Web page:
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UK prime RMBS mortgage arrears on the up

Arrears in prime residential mortgage backed securities rose in the first quarter of this year with Bank of Scotland’s arrears leading the way.

According to Moody’s latest report into UK prime residential mortgage backed securities, arrears within prime securities have increased in each quarter since 2007. In Q1 2009, it found that 1.66 per cent of current balance of securitised mortgages were in arrears, up from 1.47 per cent Q4 2008 and more than double the 0.74 per cent recorded 12 months ago.

Currently, the Council of Mortgage Lenders average industry arrears rate sits at 1.53 per cent.

Bank of Scotland’s master trust, Mound, is performing worst with a 90-day plus arrears rate of 4.53 per cent. Northern Rock’s Granite is a close second, with a rate of 4.32 per cent. Moody’s described Granite’s delinquency increase as “substantial”.

The ratings agency also highlighted the acceleration in arrears on HBOS’ Pendefold master trust, which increased to 2.16 per cent in this quarter, almost doubling from 1.26 per cent in Q4 2008.

In Q1 2009, the weighted-average LTV index for the UK prime RMBS market was 68 per cent, according to Moody’s. It says the trusts with the highest weighted-average LTVs are HBOS’ Pendeford with 83 per cent and Northern Rock’s Granite, reporting 78 per cent.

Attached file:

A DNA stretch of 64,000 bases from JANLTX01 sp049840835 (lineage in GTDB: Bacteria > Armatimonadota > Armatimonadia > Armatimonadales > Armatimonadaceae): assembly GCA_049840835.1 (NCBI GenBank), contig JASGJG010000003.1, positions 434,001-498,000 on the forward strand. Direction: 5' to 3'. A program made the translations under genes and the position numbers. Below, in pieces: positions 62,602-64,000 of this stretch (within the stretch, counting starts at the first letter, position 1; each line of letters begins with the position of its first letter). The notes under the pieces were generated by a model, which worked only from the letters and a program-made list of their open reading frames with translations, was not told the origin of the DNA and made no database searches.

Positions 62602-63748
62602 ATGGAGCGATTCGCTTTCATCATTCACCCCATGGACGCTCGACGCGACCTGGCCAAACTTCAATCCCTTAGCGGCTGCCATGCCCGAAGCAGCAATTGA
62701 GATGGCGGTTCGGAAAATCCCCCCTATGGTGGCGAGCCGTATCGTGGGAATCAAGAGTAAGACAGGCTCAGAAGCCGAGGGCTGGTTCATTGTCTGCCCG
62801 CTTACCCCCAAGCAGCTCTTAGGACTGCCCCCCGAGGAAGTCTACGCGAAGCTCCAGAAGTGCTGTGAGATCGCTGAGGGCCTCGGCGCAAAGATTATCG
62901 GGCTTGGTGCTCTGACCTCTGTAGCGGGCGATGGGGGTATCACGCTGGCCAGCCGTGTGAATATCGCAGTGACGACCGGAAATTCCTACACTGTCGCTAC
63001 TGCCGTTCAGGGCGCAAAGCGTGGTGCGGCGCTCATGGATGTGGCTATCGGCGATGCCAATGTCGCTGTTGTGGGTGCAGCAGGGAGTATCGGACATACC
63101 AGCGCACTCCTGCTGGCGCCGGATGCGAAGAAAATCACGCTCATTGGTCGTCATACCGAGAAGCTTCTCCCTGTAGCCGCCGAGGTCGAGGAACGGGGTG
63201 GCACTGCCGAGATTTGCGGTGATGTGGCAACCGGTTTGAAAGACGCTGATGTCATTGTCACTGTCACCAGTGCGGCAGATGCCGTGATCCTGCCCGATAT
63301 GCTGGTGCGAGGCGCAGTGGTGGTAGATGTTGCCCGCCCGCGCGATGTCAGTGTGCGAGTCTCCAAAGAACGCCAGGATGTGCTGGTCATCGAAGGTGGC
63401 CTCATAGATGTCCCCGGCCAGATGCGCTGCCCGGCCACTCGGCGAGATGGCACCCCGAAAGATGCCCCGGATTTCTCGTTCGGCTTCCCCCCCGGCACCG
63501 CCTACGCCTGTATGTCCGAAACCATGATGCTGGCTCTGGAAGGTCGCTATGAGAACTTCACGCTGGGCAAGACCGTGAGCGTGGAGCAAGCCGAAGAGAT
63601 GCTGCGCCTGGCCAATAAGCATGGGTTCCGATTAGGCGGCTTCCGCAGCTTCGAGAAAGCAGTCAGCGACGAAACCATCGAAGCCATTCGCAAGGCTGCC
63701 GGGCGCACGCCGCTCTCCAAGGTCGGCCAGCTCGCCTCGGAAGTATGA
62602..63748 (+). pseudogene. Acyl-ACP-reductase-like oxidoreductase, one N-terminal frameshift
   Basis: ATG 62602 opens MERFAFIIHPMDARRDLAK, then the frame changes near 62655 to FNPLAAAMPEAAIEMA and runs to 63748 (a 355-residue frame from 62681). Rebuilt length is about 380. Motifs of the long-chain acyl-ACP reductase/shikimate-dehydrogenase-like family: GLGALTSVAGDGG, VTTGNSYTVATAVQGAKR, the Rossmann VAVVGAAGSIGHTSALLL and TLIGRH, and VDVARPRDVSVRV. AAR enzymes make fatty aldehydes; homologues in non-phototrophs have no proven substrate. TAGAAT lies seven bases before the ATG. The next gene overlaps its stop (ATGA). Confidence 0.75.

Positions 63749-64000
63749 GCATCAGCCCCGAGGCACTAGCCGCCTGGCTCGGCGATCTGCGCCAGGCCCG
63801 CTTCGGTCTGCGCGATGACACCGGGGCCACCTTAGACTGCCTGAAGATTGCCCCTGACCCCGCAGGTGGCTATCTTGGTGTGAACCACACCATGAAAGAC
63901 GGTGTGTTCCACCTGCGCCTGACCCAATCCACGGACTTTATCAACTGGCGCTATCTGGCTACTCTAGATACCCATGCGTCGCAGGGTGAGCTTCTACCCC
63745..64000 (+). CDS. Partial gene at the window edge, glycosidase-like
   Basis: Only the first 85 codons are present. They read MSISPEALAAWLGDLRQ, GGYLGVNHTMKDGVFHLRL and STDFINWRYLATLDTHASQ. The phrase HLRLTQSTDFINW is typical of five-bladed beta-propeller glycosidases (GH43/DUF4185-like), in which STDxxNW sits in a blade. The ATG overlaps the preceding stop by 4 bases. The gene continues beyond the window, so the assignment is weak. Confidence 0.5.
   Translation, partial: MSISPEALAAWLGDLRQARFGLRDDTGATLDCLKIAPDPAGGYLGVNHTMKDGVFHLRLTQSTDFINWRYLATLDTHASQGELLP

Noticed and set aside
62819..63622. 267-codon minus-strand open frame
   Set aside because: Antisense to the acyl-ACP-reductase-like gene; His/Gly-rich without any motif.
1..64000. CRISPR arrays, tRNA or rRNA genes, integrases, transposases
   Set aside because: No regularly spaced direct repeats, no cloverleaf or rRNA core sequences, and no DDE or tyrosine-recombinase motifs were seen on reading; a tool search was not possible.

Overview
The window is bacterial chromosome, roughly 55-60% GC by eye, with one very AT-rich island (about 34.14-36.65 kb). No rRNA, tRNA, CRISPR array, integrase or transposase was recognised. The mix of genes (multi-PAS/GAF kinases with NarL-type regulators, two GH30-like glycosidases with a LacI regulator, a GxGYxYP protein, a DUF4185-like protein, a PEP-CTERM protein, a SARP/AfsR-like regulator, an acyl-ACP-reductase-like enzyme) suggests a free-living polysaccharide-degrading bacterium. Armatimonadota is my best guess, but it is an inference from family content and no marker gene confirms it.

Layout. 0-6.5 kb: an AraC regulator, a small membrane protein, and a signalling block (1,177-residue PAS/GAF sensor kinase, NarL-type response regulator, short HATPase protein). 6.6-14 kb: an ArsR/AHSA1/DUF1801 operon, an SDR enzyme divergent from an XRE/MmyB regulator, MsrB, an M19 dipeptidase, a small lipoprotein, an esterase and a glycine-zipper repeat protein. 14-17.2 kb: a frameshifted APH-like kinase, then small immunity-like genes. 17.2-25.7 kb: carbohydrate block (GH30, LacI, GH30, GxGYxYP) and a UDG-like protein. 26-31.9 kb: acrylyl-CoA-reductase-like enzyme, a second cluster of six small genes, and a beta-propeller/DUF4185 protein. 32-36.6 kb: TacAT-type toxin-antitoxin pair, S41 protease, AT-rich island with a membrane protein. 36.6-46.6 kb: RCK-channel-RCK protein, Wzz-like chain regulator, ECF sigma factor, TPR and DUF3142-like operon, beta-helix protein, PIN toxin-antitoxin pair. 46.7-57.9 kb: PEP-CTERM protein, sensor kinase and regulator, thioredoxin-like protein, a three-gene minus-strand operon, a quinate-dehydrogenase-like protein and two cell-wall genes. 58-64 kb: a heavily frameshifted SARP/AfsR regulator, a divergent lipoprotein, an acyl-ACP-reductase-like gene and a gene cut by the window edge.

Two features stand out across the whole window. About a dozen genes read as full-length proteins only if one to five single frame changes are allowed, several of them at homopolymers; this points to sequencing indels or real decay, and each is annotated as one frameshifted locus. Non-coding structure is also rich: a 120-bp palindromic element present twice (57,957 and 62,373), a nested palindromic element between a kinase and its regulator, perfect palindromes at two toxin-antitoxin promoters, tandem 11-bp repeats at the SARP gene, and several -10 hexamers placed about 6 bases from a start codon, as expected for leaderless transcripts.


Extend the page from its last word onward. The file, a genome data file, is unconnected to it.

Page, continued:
Outstanding repossessions were at 0.087 per cent of all current balances in Q1 2009. Moody’s says the decrease during the quarter was primarily driven by the sharp fall in the outstanding repossessions curve for BOS’ Mound, to 0.13 per cent in Q1 2009 from 0.25 per cent in Q3 2008.

In the report, Moody’s says that the overall pattern is of a marked deterioration in the performance of several UK Prime Master Trusts. Moody’s senior associate Daron Kularatnam says: “This can partly be attributed to the slowing housing market making it more difficult for borrowers to either refinance their way out of arrears problems or sell their property.

“However, the low interest rate environment that has prevailed from the economic downturn and the method used by most lenders to report the number of months that a loan is delinquent has been a significant factor, artificially increasing the amount of serious delinquencies.”

In Q1 2009, the outstanding portfolio balance of Moody’s rated securitisations totalled £327.5bn. The majority of the loans, £234.1bn, are from master trust programmes.

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